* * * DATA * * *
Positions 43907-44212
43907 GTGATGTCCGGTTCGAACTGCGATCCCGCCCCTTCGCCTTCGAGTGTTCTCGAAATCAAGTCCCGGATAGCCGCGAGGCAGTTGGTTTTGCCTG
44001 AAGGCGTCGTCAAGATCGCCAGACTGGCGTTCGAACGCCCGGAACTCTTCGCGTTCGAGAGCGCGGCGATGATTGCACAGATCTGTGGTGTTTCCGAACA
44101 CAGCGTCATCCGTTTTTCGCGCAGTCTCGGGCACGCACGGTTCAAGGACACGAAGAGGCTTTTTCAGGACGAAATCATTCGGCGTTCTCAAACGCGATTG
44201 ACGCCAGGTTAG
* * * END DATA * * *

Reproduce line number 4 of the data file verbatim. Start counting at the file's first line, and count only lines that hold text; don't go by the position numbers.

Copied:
44101 CAGCGTCATCCGTTTTTCGCGCAGTCTCGGGCACGCACGGTTCAAGGACACGAAGAGGCTTTTTCAGGACGAAATCATTCGGCGTTCTCAAACGCGATTG